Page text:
and standardization of tools. Both are along the lines of “use
only what’s known to work”.

The latter is what bears on your case: good laboratory practices
(GLP) or good manufacturing practices (GMP). These are
mind-numbingly complex, rather bureaucratic specifications of
How Things Are Done. They specify every lab technique, every
software package, every bit of computer hardware, documentation
for anybody who wants to repeat the experiment step-by-step, and
so on. If you use ANYTHING else in the process, then you’re not
compliant. (There’s federal regulation in the US, known by the
charming sobriquet “21 CFR Part 11”.)

On the good side, once software has been GLP certified,
everybody trusts it. So the loan calculation story couldn’t
happen, because they’d be using certified software on certified
data. (Well, other things could happen, but not that particular

On the bad side, GLP procedures are completely stultifying.
It’s impossible to do research under such conditions. So often
companies split into 2 parts, only one of which is GLP/GMP
compliant (the government submission part), and one which is not
(the research part).

In fact, there are entire companies whose business is to repeat
your experiments, but this time guaranteeing and documenting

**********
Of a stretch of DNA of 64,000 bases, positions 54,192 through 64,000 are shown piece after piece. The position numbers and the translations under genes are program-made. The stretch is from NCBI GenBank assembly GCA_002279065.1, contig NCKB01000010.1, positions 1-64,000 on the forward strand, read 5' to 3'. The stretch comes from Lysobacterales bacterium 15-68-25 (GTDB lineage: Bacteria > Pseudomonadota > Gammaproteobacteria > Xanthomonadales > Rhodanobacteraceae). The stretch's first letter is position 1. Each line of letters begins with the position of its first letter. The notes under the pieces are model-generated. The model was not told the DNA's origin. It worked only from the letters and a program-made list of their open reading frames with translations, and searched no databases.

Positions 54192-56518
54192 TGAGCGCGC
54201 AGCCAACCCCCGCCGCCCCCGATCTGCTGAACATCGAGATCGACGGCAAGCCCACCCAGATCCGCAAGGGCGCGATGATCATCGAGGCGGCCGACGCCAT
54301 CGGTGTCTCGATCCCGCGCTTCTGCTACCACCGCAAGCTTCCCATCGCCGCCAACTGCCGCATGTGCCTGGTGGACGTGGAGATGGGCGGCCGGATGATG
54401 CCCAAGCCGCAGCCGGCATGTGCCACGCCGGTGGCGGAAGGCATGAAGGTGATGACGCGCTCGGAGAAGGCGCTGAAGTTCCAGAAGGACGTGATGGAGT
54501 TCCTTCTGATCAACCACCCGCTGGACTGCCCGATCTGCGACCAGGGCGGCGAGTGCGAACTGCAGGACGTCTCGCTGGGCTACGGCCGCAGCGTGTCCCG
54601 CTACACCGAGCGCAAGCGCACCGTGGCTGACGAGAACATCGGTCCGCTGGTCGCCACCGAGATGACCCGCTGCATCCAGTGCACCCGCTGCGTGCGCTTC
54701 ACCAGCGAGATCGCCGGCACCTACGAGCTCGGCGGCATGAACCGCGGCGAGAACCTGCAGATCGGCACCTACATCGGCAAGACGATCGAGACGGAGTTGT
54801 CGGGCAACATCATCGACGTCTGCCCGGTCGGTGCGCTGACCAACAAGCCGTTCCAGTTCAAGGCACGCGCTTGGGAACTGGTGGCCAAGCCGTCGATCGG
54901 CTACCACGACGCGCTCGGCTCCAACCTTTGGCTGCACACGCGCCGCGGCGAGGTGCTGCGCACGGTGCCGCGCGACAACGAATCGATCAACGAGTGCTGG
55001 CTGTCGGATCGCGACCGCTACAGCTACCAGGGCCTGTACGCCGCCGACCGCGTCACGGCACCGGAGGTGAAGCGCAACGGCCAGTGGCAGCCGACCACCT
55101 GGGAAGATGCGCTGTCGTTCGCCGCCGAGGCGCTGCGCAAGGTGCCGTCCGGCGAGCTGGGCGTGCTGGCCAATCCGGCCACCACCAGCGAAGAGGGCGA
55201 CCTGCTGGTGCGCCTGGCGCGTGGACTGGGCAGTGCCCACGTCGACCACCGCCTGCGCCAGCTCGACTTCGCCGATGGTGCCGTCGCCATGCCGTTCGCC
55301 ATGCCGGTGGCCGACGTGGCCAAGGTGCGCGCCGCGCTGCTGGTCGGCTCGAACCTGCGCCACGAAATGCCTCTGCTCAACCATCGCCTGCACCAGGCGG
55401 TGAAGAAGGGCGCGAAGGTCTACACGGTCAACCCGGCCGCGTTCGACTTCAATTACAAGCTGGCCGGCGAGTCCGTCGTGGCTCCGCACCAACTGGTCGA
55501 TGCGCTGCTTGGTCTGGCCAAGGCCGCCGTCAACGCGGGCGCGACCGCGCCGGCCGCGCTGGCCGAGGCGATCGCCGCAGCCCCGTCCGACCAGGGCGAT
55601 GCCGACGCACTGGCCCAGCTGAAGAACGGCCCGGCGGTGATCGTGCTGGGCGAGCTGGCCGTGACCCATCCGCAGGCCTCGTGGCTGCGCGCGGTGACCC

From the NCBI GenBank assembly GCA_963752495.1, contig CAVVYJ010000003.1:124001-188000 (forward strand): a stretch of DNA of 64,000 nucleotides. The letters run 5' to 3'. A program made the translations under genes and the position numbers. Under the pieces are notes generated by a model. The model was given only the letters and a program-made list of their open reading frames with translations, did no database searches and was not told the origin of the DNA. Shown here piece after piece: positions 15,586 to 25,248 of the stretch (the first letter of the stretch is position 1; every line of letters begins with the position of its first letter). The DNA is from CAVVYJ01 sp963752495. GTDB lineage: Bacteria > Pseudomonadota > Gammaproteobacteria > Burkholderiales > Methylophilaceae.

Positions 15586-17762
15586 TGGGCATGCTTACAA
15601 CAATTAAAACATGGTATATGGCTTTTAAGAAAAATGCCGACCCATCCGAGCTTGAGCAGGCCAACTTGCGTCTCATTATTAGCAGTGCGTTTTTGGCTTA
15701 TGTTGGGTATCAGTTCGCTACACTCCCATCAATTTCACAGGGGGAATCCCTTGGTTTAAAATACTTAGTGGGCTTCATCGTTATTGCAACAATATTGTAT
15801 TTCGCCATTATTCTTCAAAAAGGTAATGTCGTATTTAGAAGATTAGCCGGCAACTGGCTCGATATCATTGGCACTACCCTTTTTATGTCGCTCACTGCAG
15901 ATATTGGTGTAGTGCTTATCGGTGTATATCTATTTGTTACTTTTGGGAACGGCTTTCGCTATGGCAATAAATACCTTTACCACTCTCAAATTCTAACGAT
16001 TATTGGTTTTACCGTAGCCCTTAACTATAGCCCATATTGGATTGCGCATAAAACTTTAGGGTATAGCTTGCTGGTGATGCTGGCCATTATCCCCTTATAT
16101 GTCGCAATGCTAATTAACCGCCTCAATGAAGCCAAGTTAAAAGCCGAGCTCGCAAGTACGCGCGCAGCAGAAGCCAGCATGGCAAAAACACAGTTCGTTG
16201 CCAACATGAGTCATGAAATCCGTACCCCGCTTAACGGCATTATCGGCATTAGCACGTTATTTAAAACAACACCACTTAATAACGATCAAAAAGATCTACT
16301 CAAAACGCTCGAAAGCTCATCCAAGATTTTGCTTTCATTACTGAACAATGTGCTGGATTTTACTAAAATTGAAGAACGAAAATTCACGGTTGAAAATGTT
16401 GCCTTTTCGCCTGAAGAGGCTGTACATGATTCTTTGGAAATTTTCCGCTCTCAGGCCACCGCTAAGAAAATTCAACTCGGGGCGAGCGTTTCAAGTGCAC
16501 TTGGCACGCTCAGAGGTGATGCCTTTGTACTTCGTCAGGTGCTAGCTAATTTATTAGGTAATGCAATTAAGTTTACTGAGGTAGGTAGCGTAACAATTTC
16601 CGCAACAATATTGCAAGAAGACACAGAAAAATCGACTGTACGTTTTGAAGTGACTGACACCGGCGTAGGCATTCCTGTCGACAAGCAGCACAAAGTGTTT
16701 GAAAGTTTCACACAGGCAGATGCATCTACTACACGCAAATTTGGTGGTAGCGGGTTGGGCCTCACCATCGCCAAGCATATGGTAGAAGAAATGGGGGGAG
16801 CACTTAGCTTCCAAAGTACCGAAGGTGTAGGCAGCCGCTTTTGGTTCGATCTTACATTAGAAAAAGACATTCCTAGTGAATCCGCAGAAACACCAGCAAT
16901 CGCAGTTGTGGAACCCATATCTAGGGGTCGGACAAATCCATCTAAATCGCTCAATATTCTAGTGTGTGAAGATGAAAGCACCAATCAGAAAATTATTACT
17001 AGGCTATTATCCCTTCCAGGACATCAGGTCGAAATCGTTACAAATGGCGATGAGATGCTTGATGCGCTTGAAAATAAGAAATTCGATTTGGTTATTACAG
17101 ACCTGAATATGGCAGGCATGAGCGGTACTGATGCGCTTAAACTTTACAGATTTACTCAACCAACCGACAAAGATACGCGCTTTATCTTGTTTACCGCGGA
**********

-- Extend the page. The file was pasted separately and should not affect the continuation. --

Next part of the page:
that it’s all GLP/GMP throughout. That is, it’s better to pay
for the experiment TWICE.

Most days, that even makes sense to me. You have one group of
weird, lawless researchers (hey, that’s me!) who figure out new
stuff and another group of button-down careful folk who nail
down every aspect of reproducibility for regulatory submission.

I guess we can bear that expense in pharma, when people’s lives
will depend on the result. It’s slightly unclear how that would
apply to financial services, except that I’m surprised there
aren’t standard, well-trusted, certified packages of software to
calculate things like interest.

There are some interesting comparisons that can be made with
financial services regulation in the UK.

First, the FSA is explicitly not going down the route of approving
specific models.

Also, even if a model has been certified it can still produce the
wrong results. Take the example of calculating loan interest. The
model would presumably make various assumptions about timings of
payments and the interest rate frequency (an annual rate; daily
rate annualised; or whatever). If the assumptions don’t agree with
the actual loan agreement (either because they are hard coded in
the model or someone gets the inputs wrong) then the model will not
produce the correct results. It’s not just the model that matters,
it’s the correspondence of the model to the real world as well.

Second, the division into creative but lawless scientists doing the
actual work and conforming bureaucrats producing the certified
recorded results isn’t an obvious one for financial
reporting. Though it’s a nice image… the actuary with wild hair
and staring eyes stooping over a test tube… the evil laugh… and